While some trade war tactics have led to revolutions (Boston Tea Party), others have failed miserably (Smoot-Hawley Act). Here’s a look at seven U.S. trade wars that made an impact—for better or for worse—on our country.

1. The Boston Tea Party

Major players: American colonists, British Parliament

Tools of the trade (war): Tea

"Taxation without representation." That was the rallying cry December 16, 1773, at Griffin's Wharf in Boston, when colonists waged a political protest over taxes levied by Great Britain, including the Stamp Act of 1765 and the Townshend Acts of 1767 that taxed everything from newspapers and playing cards to paint, glass and, yes, tea. Following the 1770 Boston Massacre, Britain repealed all but the tea tax, leading to a colonial boycott of the British East India Company and tea smuggling. The night of the infamous tea party, organized by the Sons of Liberty (which counted John Hancock, John Adams and Paul Revere among its members), a reported 116 men tossed 342 chests of tea—92,000 pounds of the stuff valued at around $1 million by today’s standards—overboard.

Consequences: The British Parliament and King George III enacted the Coercive Acts, which among other orders, closed Boston Harbor until the tea was paid for, stopped free elections in Massachusetts and required colonists to house British troops on demand. In response, the other colonies sent supplies and were spurred to declare the right of the colonies to govern independently. The Revolutionary War began soon after, on April 19, 1775.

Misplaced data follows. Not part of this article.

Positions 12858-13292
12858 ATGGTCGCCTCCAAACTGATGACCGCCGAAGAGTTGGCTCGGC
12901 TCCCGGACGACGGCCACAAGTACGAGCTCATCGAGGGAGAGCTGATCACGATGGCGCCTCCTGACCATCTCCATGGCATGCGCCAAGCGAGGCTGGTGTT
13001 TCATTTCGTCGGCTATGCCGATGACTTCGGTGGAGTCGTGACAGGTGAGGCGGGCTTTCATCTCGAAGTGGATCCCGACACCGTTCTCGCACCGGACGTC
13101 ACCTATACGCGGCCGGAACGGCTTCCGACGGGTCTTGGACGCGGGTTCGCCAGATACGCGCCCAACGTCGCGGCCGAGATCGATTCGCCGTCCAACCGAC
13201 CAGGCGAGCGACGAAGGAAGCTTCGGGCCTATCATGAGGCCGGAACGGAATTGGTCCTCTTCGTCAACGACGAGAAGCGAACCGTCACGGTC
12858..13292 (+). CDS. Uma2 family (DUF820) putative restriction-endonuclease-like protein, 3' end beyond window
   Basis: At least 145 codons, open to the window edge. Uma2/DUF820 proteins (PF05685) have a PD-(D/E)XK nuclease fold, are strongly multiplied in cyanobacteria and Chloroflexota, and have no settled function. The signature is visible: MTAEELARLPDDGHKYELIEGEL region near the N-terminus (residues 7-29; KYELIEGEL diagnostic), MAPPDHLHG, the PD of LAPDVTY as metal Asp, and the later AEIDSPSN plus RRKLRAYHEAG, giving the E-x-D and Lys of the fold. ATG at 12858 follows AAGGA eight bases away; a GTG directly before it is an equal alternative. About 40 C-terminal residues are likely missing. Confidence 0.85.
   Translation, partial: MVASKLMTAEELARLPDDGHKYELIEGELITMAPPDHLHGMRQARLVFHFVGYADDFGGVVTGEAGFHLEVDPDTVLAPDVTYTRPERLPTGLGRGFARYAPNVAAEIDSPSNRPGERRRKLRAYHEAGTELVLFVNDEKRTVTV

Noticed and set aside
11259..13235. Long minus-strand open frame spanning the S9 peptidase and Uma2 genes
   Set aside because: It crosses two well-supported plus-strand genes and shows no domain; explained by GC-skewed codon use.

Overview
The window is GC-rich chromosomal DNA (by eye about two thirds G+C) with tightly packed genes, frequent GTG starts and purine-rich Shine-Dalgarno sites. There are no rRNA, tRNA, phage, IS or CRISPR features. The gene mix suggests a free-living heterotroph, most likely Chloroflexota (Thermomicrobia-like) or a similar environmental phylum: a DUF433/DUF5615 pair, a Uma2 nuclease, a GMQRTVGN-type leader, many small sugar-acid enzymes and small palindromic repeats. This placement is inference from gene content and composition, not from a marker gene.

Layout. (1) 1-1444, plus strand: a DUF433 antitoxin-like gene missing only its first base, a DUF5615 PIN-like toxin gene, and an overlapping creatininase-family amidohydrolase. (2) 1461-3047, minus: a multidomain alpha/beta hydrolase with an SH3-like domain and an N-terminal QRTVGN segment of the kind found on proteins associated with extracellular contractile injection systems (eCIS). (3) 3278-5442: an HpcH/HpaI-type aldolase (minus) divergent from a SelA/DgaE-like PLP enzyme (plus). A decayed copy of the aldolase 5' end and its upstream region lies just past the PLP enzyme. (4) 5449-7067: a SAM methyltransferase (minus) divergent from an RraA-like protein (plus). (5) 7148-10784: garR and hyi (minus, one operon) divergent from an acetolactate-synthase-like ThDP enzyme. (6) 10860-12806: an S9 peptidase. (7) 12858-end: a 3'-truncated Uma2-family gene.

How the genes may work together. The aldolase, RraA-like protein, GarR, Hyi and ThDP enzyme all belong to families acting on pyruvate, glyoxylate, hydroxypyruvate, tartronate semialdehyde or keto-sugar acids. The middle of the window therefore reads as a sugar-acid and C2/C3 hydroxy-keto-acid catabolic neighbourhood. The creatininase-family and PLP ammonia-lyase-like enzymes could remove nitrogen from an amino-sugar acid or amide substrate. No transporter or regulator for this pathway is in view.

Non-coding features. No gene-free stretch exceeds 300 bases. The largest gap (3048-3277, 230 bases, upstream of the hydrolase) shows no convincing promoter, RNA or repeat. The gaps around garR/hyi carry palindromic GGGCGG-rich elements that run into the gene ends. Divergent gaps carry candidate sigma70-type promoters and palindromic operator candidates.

2. The Smoot-Hawley Act of 1930

Major players: United States, Canada, Europe and other nations

Smoot-Hawley Act
MPI/Getty Images
<em>A political cartoon of President Herbert Hoover explaining his farm relief program to a farmer.&nbsp;</em>

Tools of the trade (war): Thousands of imported goods

President Herbert Hoover originally set out to deal with a farm crisis during the early years of the Great Depression, proposing tariffs on agricultural imports. But Senators Reed Smoot and Willis C. Hawley offered their own legislation, and added a slew of industrial tariffs. This was despite a petition signed by 1,000 U.S. economists calling, unsuccessfully, for Hoover to veto the plan. The world responded with tariffs on U.S. exports, adding more strain to the already-devastated economy.

Consequences: Considered a disaster by many, the Smoot-Hawley Act led to retaliation from other countries, including Canada. It contributed to U.S. exports falling by 61 percent in 1933, and stalled economic recovery during the Depression. Thanks largely to the failure of Smoot-Hawley, Hoover lost the next election to Franklin D. Roosevelt (Smoot and Hawley were also ousted) and Roosevelt’s Reciprocal Trade Agreements Act of 1934 replaced Smoot-Hawley, allowing the president to negotiate tariff reductions.